I am looking for a technical explanation from a security standpoint why SMS is, seemingly by principle, made impossible to read online whereas it looks it should be easily implemented. I have recently gone through some trouble in another country with a temporary SIM card and phone number, being locked out of some accounts because they were sending me SMS for 2FA and I couldn't get the messages. One would think, if I were able to forward my US-based number's SMS somewhere online, I could easily retrieve them anywhere.

Alternatively, why is 2FA often SMS and not, for example, email, which can be read from other countries. The need to shift phone numbers makes SMS-based 2FA kinda stupid and inadequate.

  • 1
    Since you offer others to choose which of the questions to answer: "Alternatively, why is 2FA often SMS and not, for example, email, which can be read from other countries." - This is explained in Why is email 2FA not common? which compares SMS with email based 2FA. Apart from that - there are factors which can also be bound to a device but don't rely on the SIM card in the device - like TOTP. Commented Oct 19, 2022 at 19:48
  • The question isn’t if Sms could be read online. The question is: what is preventing others from getting the same sms message. And the awnser is, not a lot. It’s not considered sensitive so it’s not treaty as such…. Meaning anyone can just pick it out of the air if the have enough information and the hardware.
    – LvB
    Commented Oct 20, 2022 at 4:28
  • This is like asking why phone calls can't be read online. Look up how SMS works.
    – schroeder
    Commented Oct 20, 2022 at 11:02

1 Answer 1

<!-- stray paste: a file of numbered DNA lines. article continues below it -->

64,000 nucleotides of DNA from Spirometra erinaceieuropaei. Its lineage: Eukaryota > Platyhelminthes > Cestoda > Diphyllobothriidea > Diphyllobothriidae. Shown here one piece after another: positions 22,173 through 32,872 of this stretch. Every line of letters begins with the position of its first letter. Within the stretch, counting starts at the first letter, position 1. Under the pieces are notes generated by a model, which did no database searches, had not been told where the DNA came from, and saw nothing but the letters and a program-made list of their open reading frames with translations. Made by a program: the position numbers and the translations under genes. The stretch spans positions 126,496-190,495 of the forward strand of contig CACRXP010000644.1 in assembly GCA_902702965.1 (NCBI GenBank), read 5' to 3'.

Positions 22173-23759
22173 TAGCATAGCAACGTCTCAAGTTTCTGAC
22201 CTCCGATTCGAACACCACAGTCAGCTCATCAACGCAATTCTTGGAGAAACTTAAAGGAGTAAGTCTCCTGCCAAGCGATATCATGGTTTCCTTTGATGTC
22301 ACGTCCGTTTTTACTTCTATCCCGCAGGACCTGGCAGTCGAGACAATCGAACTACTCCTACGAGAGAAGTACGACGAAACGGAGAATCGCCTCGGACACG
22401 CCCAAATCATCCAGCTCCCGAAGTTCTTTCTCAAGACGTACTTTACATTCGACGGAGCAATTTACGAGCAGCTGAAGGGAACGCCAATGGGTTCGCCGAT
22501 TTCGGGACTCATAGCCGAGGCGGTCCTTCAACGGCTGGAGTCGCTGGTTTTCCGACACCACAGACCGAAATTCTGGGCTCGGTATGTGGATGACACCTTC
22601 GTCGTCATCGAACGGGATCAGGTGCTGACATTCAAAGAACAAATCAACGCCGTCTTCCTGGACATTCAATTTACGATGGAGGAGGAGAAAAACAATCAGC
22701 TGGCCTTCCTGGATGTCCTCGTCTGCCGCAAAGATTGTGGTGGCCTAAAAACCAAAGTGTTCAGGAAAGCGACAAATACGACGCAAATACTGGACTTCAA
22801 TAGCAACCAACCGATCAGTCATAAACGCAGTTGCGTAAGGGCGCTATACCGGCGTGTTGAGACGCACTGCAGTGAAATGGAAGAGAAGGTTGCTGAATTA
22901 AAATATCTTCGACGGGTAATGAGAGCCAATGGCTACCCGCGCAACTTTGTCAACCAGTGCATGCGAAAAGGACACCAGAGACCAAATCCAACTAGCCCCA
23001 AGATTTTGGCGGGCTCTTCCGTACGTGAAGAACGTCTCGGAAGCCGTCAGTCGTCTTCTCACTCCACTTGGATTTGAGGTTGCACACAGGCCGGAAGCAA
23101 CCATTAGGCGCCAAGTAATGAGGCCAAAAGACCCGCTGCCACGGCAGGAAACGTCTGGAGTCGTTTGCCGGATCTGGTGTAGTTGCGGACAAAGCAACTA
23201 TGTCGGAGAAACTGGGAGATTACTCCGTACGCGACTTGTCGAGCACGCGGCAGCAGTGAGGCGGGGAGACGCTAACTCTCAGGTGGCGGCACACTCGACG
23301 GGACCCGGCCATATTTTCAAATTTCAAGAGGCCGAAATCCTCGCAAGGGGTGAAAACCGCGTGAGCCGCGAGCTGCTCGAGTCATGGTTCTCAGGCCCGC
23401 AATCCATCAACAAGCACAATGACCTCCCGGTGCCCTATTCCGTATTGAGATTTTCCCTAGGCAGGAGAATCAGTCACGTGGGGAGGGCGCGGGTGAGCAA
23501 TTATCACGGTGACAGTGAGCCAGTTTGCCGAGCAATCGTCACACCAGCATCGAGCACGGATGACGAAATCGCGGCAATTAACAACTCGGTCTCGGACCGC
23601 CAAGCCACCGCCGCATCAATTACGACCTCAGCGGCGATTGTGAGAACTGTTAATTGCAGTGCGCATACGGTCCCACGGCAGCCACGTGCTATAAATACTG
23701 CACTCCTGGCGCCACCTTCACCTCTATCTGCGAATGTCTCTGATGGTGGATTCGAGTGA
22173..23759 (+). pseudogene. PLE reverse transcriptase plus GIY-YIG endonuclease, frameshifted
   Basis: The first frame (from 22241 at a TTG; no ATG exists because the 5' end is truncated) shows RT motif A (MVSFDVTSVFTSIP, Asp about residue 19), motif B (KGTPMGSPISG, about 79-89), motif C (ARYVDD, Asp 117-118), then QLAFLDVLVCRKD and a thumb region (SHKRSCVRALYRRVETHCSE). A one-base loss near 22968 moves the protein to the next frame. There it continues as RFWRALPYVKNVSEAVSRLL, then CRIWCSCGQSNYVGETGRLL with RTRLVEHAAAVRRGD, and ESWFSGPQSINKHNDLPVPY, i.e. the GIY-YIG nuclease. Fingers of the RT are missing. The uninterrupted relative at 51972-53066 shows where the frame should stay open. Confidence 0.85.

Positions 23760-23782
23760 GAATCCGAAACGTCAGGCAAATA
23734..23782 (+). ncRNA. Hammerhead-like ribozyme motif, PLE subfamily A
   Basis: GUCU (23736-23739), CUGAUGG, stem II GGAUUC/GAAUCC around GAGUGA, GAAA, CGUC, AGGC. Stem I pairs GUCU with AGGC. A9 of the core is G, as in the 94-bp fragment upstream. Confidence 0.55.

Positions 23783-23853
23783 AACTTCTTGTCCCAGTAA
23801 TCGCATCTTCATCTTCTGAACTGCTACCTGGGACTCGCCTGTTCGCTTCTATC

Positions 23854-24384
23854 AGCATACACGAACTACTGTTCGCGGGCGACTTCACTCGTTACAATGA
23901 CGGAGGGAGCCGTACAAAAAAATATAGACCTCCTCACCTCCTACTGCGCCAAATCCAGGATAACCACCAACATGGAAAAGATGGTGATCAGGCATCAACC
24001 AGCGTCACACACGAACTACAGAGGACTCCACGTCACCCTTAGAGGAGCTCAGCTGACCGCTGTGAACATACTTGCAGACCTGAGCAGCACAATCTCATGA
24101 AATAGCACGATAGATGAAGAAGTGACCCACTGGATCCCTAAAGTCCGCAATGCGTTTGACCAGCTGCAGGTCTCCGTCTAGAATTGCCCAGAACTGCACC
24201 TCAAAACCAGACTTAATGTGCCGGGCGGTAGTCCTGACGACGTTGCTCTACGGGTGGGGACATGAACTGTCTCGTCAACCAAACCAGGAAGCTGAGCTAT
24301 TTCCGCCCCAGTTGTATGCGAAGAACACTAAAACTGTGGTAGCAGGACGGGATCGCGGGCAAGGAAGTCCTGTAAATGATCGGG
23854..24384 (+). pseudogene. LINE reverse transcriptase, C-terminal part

First and foremost: SMS-based 2FA is in fact bad. It's not very secure (SMS is sent over poorly-secured channels and often leaks in a bunch of places) and greatly raises the risk of SIM-hijacking attacks. If you can, you should use almost any other method even before considering the issue when traveling.

There is not any technical reason why SMS can't be read online. Indeed, it can be, with some mobile providers (notably Google Fi). The only requirement is that your mobile service provider implements the feature, either through a web-based or app-based interface. Most providers haven't bothered to do this, but they could.

There's also the option of using one of the many apps that will sync messages between your phone and your PC, such as the "Your Phone" built into all recent Windows versions. However, these apps only can see what your phone sees; if the phone is off, out of service, or using a different SIM than normal, it won't see messages sent to your usual number. The thing described above, where the mobile service provider gives access to the messages, is different; your phone doesn't even need to be on or functional.

2FA typically uses SMS (bad), an authenticator or push-notification app (OK), or a hardware token (good) because these are all considered a "thing you have". Meanwhile, passwords - including both the password to the 2FA-protected site, and the password to your email - are considered "thing you know". Multi-factor authentication should always use different types of factors, rather than just multiple instances of the same type of factor. (There is also a third type - "thing you are" - which is generally biometrics like iris or retina scan, fingerprint, voiceprint, etc.; unfortunately, there's no reliable way to use those over the Internet so all online biometric authentication is really a "thing you have" situation where the device holds an authentication token or key, and releases it after you prove your identity to the device.)

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